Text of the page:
This species occurs in the USA from southern Kansas to southern Texas; disjunctive populations occur in west central and southwestern Illinois, southeastern Missouri and adjacent Arkansas (Conant and Collins 1991). Given the closeness of its range with Mexico it could possibly occur in this country, although this needs to be verified.
Habitat and Ecology
It is basically a terrestrial species. It can be found in moist woods, sand prairies, ravines, along streams and swamps, around ponds, and cultivated areas. In addition it can be found in sand prairies and cultivated fields in southeastern Missouri and adjacent Arkansas. It burrows into soil when inactive, using its forelimbs. Eggs and larvae develop in flooded fields, ditches, sloughs, small ponds, or other temporary bodies of water.
It is apparently localized but not uncommon in Texas (Bartlett and Bartlett 1999).
Extensive agriculture, housing developments, and other land uses have greatly reduced the breeding habitat in southeastern Missouri, though the species is still present in highly cultivated areas there (Johnson 2000). It is apparently more secure in the major part of its range in Texas and Oklahoma.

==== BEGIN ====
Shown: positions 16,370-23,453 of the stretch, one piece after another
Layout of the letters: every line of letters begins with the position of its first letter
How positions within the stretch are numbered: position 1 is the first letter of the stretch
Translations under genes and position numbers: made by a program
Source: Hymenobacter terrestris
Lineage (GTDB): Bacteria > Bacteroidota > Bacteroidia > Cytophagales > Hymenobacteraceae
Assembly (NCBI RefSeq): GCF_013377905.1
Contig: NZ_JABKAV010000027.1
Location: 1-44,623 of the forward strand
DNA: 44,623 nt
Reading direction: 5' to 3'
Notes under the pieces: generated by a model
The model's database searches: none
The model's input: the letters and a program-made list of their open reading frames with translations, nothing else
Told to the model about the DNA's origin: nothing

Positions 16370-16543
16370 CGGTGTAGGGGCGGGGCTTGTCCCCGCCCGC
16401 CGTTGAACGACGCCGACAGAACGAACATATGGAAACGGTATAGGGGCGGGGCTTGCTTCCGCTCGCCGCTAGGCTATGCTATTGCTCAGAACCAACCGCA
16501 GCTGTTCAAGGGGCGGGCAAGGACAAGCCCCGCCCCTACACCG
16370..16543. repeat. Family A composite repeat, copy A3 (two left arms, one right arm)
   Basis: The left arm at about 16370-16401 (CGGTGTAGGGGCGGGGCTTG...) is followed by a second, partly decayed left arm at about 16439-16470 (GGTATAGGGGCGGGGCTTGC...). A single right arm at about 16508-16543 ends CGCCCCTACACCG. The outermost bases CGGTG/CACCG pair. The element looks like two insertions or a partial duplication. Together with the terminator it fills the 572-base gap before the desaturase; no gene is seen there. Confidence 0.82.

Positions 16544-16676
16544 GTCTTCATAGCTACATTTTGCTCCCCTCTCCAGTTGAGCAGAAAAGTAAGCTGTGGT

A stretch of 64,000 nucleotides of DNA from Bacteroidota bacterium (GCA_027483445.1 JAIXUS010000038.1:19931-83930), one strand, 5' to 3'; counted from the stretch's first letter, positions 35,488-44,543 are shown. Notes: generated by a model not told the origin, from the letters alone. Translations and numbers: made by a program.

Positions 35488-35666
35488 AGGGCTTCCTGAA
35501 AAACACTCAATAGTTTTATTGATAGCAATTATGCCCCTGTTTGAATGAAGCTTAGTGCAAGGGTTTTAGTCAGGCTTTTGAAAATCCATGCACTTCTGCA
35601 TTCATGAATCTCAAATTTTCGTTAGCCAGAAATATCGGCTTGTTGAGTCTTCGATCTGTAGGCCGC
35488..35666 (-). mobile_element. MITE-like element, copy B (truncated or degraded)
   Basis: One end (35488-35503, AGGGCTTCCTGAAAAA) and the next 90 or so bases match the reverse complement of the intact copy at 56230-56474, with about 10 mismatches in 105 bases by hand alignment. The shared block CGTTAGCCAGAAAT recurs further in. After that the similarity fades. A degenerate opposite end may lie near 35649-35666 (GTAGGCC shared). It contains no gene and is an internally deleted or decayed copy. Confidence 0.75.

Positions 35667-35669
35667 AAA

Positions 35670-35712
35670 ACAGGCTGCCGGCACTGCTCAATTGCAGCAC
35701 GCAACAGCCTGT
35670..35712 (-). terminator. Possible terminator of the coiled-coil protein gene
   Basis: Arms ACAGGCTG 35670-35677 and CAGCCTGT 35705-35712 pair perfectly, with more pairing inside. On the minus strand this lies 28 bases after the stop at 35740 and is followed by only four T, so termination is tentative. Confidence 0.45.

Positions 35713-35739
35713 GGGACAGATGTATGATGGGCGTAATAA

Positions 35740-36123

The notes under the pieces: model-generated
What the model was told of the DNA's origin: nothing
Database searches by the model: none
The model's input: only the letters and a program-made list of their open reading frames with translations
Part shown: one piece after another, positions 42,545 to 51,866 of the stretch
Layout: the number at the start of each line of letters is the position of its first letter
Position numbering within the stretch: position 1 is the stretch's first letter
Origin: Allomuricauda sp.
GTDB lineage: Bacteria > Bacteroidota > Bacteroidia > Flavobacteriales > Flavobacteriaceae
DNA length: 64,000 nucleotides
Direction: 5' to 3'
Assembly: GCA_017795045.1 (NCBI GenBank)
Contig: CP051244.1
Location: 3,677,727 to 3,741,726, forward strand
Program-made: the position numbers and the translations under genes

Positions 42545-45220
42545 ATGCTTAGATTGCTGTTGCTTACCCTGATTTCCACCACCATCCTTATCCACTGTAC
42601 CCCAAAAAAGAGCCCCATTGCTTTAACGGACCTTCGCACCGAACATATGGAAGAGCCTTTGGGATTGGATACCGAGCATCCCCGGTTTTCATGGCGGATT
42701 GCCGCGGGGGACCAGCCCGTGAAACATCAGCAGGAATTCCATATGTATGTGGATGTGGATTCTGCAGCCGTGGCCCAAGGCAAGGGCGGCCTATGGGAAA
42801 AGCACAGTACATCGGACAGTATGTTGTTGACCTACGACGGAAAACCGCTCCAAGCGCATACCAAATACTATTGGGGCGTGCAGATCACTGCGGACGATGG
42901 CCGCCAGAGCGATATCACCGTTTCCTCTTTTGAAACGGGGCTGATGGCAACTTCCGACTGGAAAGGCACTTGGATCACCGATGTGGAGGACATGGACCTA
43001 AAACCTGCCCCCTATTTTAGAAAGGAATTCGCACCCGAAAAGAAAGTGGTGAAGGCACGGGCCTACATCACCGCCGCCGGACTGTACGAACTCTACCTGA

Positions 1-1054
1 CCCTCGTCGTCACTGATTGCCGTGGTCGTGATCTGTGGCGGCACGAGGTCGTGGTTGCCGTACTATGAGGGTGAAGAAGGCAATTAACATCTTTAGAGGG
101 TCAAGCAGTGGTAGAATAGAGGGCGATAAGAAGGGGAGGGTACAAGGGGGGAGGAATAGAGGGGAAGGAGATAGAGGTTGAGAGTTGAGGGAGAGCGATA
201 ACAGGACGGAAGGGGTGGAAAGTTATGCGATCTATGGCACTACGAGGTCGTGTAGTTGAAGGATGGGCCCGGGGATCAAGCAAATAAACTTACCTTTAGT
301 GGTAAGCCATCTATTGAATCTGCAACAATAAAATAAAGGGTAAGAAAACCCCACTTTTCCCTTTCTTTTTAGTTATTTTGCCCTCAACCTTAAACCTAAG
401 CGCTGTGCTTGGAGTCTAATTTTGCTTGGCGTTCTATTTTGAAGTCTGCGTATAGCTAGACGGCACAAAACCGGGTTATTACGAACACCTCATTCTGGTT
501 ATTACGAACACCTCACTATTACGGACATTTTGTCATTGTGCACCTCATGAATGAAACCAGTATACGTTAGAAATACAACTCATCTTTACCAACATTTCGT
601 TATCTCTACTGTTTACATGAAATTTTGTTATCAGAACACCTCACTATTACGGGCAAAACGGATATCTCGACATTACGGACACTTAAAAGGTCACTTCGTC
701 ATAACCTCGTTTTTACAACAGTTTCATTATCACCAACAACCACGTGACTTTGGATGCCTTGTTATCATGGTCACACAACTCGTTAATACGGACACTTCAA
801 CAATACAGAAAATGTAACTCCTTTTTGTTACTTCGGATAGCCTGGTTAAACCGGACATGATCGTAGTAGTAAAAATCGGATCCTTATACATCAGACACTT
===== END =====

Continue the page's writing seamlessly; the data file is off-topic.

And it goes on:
It occurs in many protected areas, although protection of remaining habitat in Missouri is needed.
The subspecies Pseudacris streckeri illinoensis was proposed as a distinct species by Collins (1991) (without supporting data), but this subspecies was recognized by Phillips et al. (1999), Johnson (2000), and Crother et al. (2000, 2003).
IUCN SSC Amphibian Specialist Group 2015. Pseudacris streckeri. In: IUCN 2014